Equipped as it is with a suite of links back to WTOP, Miller was in place when doors and windows were smashed and people started breaking into the Capitol building. He provided a steady stream of reports about the invasion no matter what was going on.

“Mitch is fabulous. He’s been with WTOP for a very long time, and he’s just one of those reporters who gets it and understands what the audience needs to hear in that moment,” said Ziegler.

“Whether during the lockdown or afterwards when he was being evacuated along with the Capitol Hill staff, Mitch kept us fully informed with multiple reports per hour as the situation evolved.”

Miller wrote after the event: “When guns were drawn and furniture was moved to block an invasion of rioters from the U.S. House chamber, the danger here at the Capitol was very clear. My broadcast booth is located across the hall from the House chamber, and as the Capitol went into lockdown, the doors of the area where I work with other Capitol Hill reporters were locked for safety.

“Every door that shut loudly, along with the dull roar of people inside and outside of the Capitol, ratcheted up the tension.”

He continued: “When we found out that a woman had been shot inside the Capitol, concern for everyone’s safety continued to rise. I later learned that the shooting happened just a floor below us, in an area known as the Speaker’s Lobby, which is outside the House chamber. I was also alarmed when I saw all the protesters gathered on the steps of the east side of the Capitol. That never happens.”

Despite the danger around him, “I continued to report on the events in real time, all the while trying to remain fully aware of my surroundings, which were troubling, to say the least,” he wrote.

“Late Wednesday afternoon, we were told by the staff in the House Radio and TV Gallery that everyone in our area needed to evacuate … We quickly gathered up our broadcasting equipment and started moving through the maze of underground tunnels that connect the Capitol to the House and Senate buildings. We were escorted to a media room in the Rayburn Office Building. We were able to still report on what was happening as we essentially sheltered in place, as lawmakers and staff members were doing.”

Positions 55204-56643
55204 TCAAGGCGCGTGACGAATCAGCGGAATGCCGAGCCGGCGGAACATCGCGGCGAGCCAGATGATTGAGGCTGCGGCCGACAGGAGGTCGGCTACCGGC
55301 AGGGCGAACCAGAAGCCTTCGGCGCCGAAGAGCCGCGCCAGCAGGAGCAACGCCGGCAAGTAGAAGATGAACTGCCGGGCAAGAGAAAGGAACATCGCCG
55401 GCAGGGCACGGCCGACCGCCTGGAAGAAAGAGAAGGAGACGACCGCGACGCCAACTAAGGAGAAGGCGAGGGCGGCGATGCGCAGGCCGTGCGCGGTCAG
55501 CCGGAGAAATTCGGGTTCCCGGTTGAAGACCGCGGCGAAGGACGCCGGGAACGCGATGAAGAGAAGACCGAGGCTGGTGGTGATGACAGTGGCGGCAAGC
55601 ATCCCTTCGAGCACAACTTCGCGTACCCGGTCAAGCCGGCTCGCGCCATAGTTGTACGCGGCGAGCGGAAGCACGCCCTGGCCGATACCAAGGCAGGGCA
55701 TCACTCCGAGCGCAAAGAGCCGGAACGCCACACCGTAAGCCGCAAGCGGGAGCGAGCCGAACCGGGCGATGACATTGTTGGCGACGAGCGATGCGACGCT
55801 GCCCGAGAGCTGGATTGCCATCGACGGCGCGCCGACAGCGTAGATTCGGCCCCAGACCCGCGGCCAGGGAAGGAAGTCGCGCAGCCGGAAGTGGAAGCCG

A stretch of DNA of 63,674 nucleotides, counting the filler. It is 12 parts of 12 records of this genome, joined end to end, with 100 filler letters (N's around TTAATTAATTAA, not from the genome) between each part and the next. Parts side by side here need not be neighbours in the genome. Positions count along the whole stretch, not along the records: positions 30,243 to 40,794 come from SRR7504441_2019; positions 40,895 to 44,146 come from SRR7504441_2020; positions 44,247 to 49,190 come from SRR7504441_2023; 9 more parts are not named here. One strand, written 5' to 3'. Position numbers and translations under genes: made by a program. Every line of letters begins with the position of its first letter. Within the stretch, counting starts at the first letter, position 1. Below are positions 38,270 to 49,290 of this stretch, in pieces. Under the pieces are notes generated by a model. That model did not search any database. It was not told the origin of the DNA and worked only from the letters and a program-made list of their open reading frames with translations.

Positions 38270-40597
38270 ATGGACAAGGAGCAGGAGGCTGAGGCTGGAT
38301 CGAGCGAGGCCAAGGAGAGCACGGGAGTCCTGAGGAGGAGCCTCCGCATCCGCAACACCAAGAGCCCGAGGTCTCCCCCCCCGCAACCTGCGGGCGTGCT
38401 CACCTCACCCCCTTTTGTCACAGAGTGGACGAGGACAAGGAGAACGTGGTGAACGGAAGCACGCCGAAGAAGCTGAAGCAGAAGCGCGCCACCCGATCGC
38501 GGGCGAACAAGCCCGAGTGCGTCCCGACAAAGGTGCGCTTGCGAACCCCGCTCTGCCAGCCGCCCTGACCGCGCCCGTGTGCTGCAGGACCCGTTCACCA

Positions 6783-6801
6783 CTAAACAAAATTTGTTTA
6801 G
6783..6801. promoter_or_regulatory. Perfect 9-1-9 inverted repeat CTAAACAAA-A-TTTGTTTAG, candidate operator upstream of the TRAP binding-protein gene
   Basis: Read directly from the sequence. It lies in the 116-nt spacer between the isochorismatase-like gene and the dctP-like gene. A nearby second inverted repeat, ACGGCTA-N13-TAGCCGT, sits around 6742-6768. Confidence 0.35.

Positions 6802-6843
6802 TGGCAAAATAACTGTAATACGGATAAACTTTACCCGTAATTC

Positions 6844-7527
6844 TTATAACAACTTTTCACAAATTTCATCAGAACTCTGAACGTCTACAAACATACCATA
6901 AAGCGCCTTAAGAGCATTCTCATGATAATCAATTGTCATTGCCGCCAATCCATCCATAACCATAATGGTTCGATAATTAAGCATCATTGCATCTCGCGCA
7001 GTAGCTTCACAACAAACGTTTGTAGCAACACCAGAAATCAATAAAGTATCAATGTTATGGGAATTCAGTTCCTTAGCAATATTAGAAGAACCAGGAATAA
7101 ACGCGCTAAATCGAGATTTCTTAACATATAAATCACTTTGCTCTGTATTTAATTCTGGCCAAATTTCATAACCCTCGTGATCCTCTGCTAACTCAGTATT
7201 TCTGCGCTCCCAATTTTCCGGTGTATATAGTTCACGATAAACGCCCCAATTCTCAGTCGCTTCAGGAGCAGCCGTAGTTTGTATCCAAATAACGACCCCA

WTOP field reporter Alejandro Alvarez was outside watching the angry crowd as the president’s incitements spurred the crowd to violence.

“There was one precise moment I can point to when I realized that something immeasurably terrible was underway,” wrote Alvarez afterwards.

“It was in the middle of President Donald Trump’s speech, shortly after he had urged his supporters to head for the Capitol … ‘Move forward, patriots, we’re taking the Capitol,’ was one of the first things I heard on arrival at the West Lawn, where the air stung from lingering mace … ‘We’ve been nice for too long,’ I heard someone yell. And another: ‘Where are the gallows?’”

Later in the day, Ziegler said, “There was one point where Ken Duffy was live when the police were repelling the protesters. He’s describing what’s happening to him in the moment and saying things like, ‘Stay with me, Shawn [WTOP anchor Shawn Anderson], give me just a second. I’m getting pushed back. I need to move over here.’ When you hear that, it’s just so captivating, and we had so many of those moments.”

Capitol attack flag signs Jan 6 2021 Alejandro Alvarez WTOP